EXPLAINER: Why are the elections in Iraq important to the world?

Sunday’s Iraqi elections present enormous challenges: the Iraqi economy has been battered by years of conflict, rampant corruption and, most recently, the coronavirus pandemic. State institutions are failing, the country’s infrastructure is collapsing. Powerful paramilitary groups increasingly threaten state authority, and hundreds of thousands of people remain displaced after years of war against ISIS.

While few Iraqis expect a significant change in their daily lives, the parliamentary elections will shape the direction of Iraq’s foreign policy at a key time in the Middle East, including as Iraq serves mediator between regional rivals Iran and Saudi Arabia.

“The Iraqi elections will be watched by everyone in the region to determine how the country’s future leadership will influence the regional balance of power,” said Marsin Alshamary, Iraqi-American researcher at the Belfer Center at Harvard Kennedy School.

So what are the main things to watch out for?



Elections are held early, in response to mass protests that erupted in 2019. This is the first time a vote has taken place due to demands from Iraqi protesters on the streets. The vote is also taking place under a new electoral law that divides Iraq into smaller constituencies – another demand from young activists – and allows more independent candidates.

A UN Security Council resolution passed earlier this year authorized an expanded team to monitor the elections. There will be up to 600 international observers in place, including 150 from the United Nations.

Iraq is also introducing biometric cards for voters for the first time. To prevent abuse of electronic voter cards, they will be deactivated for 72 hours after each person has voted, in order to avoid double voting.

But despite all of these measures, allegations of voice-buying, intimidation and manipulation have persisted.



Groups from Iraqi Shiite factions dominate the electoral landscape, as has been the case since the overthrow of Saddam, when the country’s power base shifted from the Sunni minority to the Shiite majority.

But Shiite groups are divided, especially over the influence of neighboring Iran, a Shiite power. A close race is expected between the political bloc of influential Shiite cleric Moqtada al-Sadr, the biggest winner in the 2018 elections, and the Fatah Alliance led by paramilitary leader Hadi al-Ameri, who came second.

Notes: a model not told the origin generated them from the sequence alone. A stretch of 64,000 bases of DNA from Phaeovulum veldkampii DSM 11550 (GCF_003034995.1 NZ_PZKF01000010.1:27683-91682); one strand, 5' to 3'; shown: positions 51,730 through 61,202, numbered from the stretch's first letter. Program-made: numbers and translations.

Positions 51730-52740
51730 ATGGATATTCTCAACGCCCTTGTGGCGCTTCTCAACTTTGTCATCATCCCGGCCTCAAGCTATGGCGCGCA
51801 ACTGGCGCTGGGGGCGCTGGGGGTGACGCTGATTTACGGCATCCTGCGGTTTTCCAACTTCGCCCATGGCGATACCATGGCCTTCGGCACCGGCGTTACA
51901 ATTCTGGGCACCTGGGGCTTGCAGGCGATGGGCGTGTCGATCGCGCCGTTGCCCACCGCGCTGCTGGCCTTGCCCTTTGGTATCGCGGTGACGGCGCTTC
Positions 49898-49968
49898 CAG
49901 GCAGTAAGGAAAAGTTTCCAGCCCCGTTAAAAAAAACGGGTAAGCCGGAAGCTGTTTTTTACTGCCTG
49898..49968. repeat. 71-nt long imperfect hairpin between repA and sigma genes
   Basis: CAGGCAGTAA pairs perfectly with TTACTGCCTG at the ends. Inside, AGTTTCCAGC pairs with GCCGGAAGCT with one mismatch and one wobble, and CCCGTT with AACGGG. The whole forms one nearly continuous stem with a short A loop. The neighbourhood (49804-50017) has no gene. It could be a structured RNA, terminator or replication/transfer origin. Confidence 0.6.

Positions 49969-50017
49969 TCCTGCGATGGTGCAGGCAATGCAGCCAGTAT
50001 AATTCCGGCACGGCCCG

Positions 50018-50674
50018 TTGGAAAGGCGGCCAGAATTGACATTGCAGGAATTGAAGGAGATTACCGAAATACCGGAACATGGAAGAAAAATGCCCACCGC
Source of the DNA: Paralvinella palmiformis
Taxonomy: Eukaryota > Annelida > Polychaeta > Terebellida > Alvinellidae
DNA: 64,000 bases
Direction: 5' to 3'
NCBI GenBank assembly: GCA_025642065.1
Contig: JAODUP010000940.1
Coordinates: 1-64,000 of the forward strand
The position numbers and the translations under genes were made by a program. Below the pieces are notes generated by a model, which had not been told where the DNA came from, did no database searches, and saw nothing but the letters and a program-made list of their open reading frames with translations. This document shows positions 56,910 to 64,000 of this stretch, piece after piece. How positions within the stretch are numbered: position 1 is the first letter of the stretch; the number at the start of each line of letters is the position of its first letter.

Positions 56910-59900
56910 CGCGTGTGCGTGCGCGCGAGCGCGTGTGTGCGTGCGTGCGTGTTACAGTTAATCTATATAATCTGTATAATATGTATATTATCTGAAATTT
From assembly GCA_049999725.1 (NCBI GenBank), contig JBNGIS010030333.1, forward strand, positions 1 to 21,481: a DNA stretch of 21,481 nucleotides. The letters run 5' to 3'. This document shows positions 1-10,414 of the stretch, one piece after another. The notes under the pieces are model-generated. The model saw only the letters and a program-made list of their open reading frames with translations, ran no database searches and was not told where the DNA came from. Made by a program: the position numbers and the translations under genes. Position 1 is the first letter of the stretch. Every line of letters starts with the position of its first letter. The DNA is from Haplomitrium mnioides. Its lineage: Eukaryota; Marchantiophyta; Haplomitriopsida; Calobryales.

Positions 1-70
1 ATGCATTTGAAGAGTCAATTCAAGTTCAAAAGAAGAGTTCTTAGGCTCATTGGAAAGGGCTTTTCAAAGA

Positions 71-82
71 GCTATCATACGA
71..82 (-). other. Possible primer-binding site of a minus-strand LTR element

The Fatah Alliance includes parties affiliated with the Popular Mobilization Forces, a coordination group of mainly pro-Iranian Shiite militias that rose to prominence during the war against the extremist Sunni group Islamic State. It includes some of the toughest pro-Iranian factions, such as the Asaib Ahl al-Haq militia. Al-Sadr, a nationalist and populist leader, is also close to Iran, but publicly rejects its political influence.

Kataib Hezbollah, a powerful Shiite militia with close ties to Iran, is field candidates for the first time.



Activists and young Iraqis who took part in the protests calling for change were divided over whether to participate in the vote.

The 2019 protests were met with deadly force, with at least 600 people killed over a span of a few months. Although authorities caved in and called for snap elections, the death toll and brutal crackdown prompted many young activists and protesters who took part in the protests to later call for a boycott.

A series of targeted kidnappings and assassinations which killed over 35 people, further discouraged many from participating.

Iraq’s highest Shiite dignitary and widely respected authority Grand Ayatollah Ali al-Sistani called for broad participation, saying voting remains the best way for Iraqis to participate in building their country’s future .

The 2018 election saw a record turnout with just 44% of eligible voters voting. The results have been widely disputed.

We fear a similar or even lower participation this time.

Mustafa al-Jabouri, a 27-year-old private sector worker, says he will not vote after seeing his friends killed in the protests, “in front of my eyes.”

“I have participated in every election since I was 18. We always say change will come and things will get better. What I saw is that things always go from bad to worse, ”he said, smoking a hookah in a cafe in Baghdad. “Now the same faces from the same parties are posting campaign posters. “



Iraq’s vote comes amid a wave of diplomatic activity in the region, in part spurred by the gradual withdrawal of the Biden administration from the Middle East and icy ties with Arabia’s traditional ally Arabia. Current Prime Minister Mustafa al-Kadhimi has sought to portray Iraq as a neutral mediator in the region’s crises. In recent months, Baghdad has hosted several rounds of direct talks between regional rivals Saudi Arabia and Iran. in order to ease tensions.

Alshamary, the researcher, said the Arab states would monitor the gains of pro-Iranian factions in the vote and, conversely, Iran would examine the plight of Western-leaning politicians. “The outcome of these elections will have an impact on foreign relations in the region for years to come,” she said.

Under Iraqi laws, the winner of Sunday’s vote can choose the country’s next prime minister, but it is unlikely that any of the competing coalitions can secure a clear majority. This will require a long process involving behind-the-scenes negotiations to select a consensus prime minister and agree on a new coalition government.

Randa Slim, of the Washington-based Middle East Institute, said Iraq’s regional mediating role is al-Kadhimi’s success as a result of his success in balancing US and Iranian interests in Iraq.

“If he will not be the next prime minister, all of these initiatives might not be supported,” Slim said.


Karam reported from Beirut.

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